What is Urethritis (Gonorrhea)?


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What is Urethritis (Gonorrhea)?

Urethritis (Gonorrhea) is a type of bacterial infection that affects both men and women. It is among the sexually transmitted diseases and especially affects the rectum region, throat, conjunctiva and urethra region.

Neisseria gonorrhoeae (gonococcus), which causes the disease, was discovered in 1879 by the German doctor Albert Neisser. Detection of the causative agent of gonorrhea enabled important steps to be taken for the diagnosis and treatment of the disease.

It is not possible for every woman who has intercourse with a man who has gonorrhea to be infected. Infection develops in only 60*90% of women. It is not easily passed from woman to man. 20-40% of men who have intercourse with a woman who has gonorrhea are infected. This infection is mostly located in the cervix in women.

Due to the structure of the tissues, this bacteria does not settle in the vagina. Except for the cervix, it holds the bartholin glands located in each part of the urethra and just at the entrance of the vagina, respectively. More than 80% of women do not show any particular symptoms. This is expressed as an indication that the incubation time may vary.

What Causes Urethritis (Gonorrhea)?

Gonorrhea is caused by a type of bacteria called Neisseria gonorrhoeae. A person infected with this bacterium can transmit the bacterium to their healthy partner during sexual intercourse. This is how bacteria and disease spread. Babies of pregnant women infected with Neisseria gonorrhoeae can also be infected at birth. Gonorrhea in these babies can cause problems, especially eye-related.

Sexually active women younger than 25 and their partners are at risk for contracting gonorrhea.

Other conditions that increase the risk of contracting the disease:

  • Having sexual contact with a new partner
  • Having sex with people who have other partners and having sex with more than one person
  • It can be listed as having previously had gonorrhea or another sexually transmitted disease.

What are The Symptoms of Urethritis (Gonorrhea)?

Gonorrhea symptoms can appear differently in men and women. Although some patients have gonorrhea, they do not show any serious symptoms and may not notice the disease. However, even in cases where the symptoms are not noticed, the disease can cause serious problems in the person’s body and cause the disease to be transmitted to other people. For this reason, it is recommended that people with an active sexual life have a gonorrhea test once a year.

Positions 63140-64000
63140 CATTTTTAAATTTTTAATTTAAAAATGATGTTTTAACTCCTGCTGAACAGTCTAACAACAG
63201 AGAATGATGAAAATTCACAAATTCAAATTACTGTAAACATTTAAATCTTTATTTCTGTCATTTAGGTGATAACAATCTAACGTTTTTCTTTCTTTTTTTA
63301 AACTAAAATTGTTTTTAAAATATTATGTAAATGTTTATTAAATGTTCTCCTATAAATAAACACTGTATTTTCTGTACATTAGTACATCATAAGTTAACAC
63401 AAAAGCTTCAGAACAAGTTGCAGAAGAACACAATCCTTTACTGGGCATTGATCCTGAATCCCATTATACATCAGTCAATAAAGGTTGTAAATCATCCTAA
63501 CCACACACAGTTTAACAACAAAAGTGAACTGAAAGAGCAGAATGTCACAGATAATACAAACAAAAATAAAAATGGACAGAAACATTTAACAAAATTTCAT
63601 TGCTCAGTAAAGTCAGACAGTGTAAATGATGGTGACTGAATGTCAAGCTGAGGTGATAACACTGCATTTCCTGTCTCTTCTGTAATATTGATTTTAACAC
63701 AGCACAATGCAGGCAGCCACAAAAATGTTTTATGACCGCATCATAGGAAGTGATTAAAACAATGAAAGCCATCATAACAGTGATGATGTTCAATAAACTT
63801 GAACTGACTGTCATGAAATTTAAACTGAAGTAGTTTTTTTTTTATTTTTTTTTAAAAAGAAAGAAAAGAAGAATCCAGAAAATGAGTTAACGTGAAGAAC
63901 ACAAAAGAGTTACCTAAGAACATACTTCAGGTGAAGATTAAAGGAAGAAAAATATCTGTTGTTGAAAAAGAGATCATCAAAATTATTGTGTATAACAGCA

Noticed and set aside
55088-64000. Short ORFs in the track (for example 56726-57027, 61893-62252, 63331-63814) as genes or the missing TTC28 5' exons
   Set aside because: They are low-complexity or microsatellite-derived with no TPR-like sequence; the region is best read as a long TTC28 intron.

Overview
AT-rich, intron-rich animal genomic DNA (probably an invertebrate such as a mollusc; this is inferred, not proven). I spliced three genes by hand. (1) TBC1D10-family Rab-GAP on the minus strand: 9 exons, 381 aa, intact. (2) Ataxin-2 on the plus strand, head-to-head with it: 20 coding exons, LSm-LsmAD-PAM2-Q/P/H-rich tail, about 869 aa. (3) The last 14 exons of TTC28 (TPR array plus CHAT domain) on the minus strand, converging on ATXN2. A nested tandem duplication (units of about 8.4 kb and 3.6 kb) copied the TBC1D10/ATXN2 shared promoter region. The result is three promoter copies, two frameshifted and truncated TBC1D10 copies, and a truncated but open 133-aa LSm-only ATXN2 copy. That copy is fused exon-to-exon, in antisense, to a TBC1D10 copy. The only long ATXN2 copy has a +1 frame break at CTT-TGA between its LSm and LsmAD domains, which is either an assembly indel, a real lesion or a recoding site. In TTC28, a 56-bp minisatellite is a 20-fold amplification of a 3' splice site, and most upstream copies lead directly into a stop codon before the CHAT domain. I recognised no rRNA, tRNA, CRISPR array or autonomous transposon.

Gonorrhea symptoms usually appear 4-7 days after the bacteria enters the body. Symptoms usually appear on the genitals.

Symptoms of the disease in other areas that may affect other than the genitals are:

  • Itching sensation in the rectum area.
  • Discharge from the rectum.
  • Unusual pain when defecating.
  • Slight blood stains that can be noticed by looking at toilet paper or underwear.
  • Discharge that may occur in one or both eyes. This discharge is usually inflammatory.
  • Hypersensitivity to light and eye pain in the eyes.
  • Swelling of the lymph nodes in the neck area.
  • Sore throat.
  • Difficulty trying to swallow.
  • Pain in the intestines and lower abdomen.
  • In cases where the gonorrhea bacteria settles in the joints, these joints can become inflamed. This is called septic arthritis.

The joints where the bacteria settles take a reddish appearance, swell, and the person feels constant pain in the joint area. The disease can spread to the blood along with the joints, thus making it very risky.

What are the Symptoms of Urethritis (Gonorrhea) Affecting the Genital System?

Signs and Symptoms of Male Urethritis (Gonorrhea) Infection Include:

Gonorrhea shows symptoms that can be more easily identified in men, so it is easily diagnosed in men. Gonorrhea occurs in men 1 week after suspected sexual intercourse.

  • First mild and then severe burning
  • Having a thick consistency of white, yellow or green discharge from the penis
  • Redness after discharge
  • Feeling burning and pain while urinating
  • Itching in the anal area
  • Bleeding or discharge from the rectum
  • Breech infection
  • Pain and swelling in the testicles
  • Pain in the throat and swelling in the left glands
  • Difficulty, pain and bleeding while defecating

If gonorrhea is not treated, the sperm ducts become inflamed, leading to male infertility. Patients need to urinate frequently, but they urinate less when urinating. In some patients, the disease may not show any symptoms.

Signs and Symptoms of Gonorrhea Infection in Women Include:

The symptoms of gonorrhea in women are much milder than in men, sometimes even symptoms may not be seen.

  • Pain while urinating
  • Itching in the anal area and anus
  • Bleeding or discharge from the anus
  • Yellow or green vaginal discharge
  • Foul-smelling discharge
  • Weakness and high fever
  • Redness and tearing of the eyes
  • Bleeding outside of menstrual periods
  • Abdominal and lower abdominal pain
  • Pain in the groin area
  • Swelling around the vagina
  • Burning sensation and itching in the vagina area
  • Pain during and after sexual intercourse
  • Inflammation of the fallopian tubes and ovaries
  • Pelvic inflammation
  • Cramping in the groin and pelvic area

If gonorrhea is not treated, this inflammation spreads and the infection spreads to other organs. It can also lead to ectopic pregnancy and infertility. Infection may occur in the rectum and mouth area after anal and oral intercourse. In addition, this disease can be transmitted from the pregnant mother to the baby. In this case, redness and discharge may occur in the baby and even lead to blindness.

How is Urethritis (Gonorrhea) Diagnosed?

To determine if gonorrhea is present, the following is done:

  • Physical Examination:

The discharge detected on physical examination is sometimes diagnostic. In addition, this discharge can be taken on a slide and examined under a microscope. The presence of abundant leukocytes and diplococcal bacteria is valuable for a definitive diagnosis.